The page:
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William Charles Hayes (1873–1912)

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Hayes, William Charles Joseph (1873-1912) engine-driver and gaoled trade union official 

Birth: 30 May 1873 at Forbes, New South Wales, son of native-born parents of Irish heritage, John James Hayes (1843-1925) and Rebecca, née Stewart (1845-1916). Marriage: 1898 at St Patrick’s Church, Cooma, to native-born Clara Helena Evans (1870-1923). They had four children. Death: 4 July 1912, Lithgow, New South Wales. Religion: Catholic. 

  • Engine-driver at Lithgow coal mine from about 1906. Member, Delegate Board of Coal Miners' Mutual Protective Association of the Western District.
  • Dismissal by mine owner Charles Hoskins in early 1911 for absenting himself from work to attend Delegate Board meeting triggered rioting and 10-month strike.
  • Prosecuted under 1908 ‘Coercion Act’ and imprisoned with John Dixon and other union officials. Sentenced by Judge Pring to fifteen months imprisonment with hard labour, he served seven and a half months. Worked in the boot-making shop “and had nothing to complain of on the score of treatment by the authorities”.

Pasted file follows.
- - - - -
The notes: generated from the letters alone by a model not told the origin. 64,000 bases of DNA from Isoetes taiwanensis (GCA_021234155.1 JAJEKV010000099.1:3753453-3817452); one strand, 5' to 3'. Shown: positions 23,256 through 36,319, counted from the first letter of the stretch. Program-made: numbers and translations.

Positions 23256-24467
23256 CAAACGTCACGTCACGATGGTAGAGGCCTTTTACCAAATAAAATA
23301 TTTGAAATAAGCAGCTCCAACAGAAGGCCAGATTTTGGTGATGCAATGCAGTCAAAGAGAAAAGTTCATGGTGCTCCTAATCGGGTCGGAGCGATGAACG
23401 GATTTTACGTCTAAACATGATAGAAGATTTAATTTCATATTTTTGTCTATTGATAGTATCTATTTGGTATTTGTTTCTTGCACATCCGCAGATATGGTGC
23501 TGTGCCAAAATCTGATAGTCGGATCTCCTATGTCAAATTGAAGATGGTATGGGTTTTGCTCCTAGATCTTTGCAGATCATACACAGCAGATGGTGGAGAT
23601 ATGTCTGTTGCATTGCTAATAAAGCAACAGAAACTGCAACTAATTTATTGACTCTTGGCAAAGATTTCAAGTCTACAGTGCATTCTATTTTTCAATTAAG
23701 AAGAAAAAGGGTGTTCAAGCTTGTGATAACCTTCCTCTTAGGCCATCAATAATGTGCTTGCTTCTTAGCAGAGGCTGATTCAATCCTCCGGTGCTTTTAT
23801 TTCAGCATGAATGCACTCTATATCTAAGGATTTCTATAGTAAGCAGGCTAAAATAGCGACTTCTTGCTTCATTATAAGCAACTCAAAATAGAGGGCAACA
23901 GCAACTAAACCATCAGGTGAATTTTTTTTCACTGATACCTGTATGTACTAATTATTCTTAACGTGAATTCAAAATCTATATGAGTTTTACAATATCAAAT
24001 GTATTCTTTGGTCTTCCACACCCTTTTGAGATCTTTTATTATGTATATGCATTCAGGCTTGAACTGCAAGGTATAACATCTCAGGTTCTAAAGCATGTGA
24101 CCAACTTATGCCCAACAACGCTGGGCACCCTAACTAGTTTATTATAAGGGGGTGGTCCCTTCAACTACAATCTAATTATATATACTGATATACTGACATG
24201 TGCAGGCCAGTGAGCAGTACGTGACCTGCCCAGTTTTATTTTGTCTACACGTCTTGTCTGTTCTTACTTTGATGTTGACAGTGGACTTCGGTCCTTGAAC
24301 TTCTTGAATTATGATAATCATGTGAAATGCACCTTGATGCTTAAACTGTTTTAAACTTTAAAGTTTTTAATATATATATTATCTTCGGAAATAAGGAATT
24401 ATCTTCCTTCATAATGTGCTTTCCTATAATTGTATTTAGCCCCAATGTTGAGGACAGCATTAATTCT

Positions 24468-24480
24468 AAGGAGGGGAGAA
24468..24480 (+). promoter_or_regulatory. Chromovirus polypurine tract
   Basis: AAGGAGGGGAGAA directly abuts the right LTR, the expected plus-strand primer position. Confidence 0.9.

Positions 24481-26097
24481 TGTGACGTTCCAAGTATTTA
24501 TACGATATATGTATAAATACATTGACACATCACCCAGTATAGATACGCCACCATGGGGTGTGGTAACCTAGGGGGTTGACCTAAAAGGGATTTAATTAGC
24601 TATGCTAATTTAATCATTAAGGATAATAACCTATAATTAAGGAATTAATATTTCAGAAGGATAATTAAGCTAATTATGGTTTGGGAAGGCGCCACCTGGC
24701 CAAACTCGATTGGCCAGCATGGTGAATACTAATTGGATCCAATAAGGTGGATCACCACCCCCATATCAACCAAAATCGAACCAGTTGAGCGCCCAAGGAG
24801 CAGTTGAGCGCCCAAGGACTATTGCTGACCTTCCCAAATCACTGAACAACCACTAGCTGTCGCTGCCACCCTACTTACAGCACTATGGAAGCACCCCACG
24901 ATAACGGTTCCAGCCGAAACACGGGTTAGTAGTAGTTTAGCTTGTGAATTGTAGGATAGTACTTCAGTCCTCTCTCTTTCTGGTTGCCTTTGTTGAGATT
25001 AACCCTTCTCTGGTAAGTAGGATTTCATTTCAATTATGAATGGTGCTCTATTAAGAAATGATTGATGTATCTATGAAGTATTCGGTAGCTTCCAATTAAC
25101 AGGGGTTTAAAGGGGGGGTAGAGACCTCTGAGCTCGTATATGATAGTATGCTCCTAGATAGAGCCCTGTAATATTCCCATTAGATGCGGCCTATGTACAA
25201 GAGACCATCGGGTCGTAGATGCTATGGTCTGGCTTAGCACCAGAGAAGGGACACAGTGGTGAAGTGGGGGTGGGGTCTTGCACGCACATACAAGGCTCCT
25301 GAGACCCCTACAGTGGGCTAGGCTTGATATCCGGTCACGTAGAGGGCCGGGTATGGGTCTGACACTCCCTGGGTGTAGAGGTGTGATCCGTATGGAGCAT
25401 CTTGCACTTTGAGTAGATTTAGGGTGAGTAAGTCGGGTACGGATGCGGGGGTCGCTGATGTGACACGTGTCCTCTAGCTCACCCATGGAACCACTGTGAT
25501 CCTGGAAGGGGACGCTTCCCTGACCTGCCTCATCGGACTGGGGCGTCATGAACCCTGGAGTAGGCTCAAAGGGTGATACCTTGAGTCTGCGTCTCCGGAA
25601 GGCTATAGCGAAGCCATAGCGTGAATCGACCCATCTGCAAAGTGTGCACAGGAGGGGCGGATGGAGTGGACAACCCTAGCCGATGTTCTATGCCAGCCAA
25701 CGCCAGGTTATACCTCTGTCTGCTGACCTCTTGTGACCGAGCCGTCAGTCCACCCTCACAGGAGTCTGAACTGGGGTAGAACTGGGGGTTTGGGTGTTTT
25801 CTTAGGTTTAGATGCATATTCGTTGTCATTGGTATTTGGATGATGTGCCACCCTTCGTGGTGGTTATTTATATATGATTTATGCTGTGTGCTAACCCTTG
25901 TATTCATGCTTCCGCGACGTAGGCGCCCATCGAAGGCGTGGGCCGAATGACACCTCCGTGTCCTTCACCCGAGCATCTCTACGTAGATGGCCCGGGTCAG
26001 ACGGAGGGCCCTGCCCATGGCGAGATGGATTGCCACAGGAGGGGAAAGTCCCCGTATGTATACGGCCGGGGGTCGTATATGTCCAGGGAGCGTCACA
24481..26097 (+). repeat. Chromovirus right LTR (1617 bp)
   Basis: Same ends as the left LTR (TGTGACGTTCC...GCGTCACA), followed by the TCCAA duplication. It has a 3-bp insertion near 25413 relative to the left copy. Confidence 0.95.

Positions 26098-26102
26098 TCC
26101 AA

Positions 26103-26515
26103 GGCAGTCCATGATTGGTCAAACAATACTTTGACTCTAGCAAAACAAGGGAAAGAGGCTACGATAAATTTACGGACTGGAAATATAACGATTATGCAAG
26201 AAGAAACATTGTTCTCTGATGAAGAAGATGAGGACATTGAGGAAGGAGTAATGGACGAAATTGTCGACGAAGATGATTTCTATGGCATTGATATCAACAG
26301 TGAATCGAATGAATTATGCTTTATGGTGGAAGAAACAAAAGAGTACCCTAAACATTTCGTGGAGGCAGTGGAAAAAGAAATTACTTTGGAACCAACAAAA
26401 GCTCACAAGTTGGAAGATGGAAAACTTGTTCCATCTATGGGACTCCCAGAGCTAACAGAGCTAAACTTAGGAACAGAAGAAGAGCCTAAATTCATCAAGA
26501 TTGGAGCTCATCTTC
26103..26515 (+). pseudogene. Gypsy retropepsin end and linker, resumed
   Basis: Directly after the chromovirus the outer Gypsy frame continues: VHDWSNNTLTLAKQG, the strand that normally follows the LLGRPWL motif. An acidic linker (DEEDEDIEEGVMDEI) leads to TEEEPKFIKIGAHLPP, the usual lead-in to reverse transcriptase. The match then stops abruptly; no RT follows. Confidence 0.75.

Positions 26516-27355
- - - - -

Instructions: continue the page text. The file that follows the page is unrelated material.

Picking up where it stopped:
• Released from prison on 3 June 1912, and was met at the gate by his wife and William Brennan, secretary of the Newcastle Collieries’ Association, who had previously been imprisoned in the same gaol.
  • Member of the local Hibernian Society.
  • Reinstated after strike but was accidentally killed by a train one month after his release from gaol.
  • Benefit events were organised by the Trades Hall for his widow and children — the eldest of whom was thirteen.

Edgar Ross, A history of the Miners' Federation of Australia ([Sydney], 1970.

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Citation details

'Hayes, William Charles (1873–1912)', People Australia, National Centre of Biography, Australian National University,, accessed 26 May 2024.

© Copyright People Australia, 2012

Life Summary [details]


30 May, 1873
Forbes, New South Wales, Australia


4 July, 1912 (aged 39)
Lithgow, New South Wales, Australia

Cause of Death

workplace accident

Religious Influence

Includes the religion in which subjects were raised, have chosen themselves, attendance at religious schools and/or religious funeral rites; Atheism and Agnosticism have been included.

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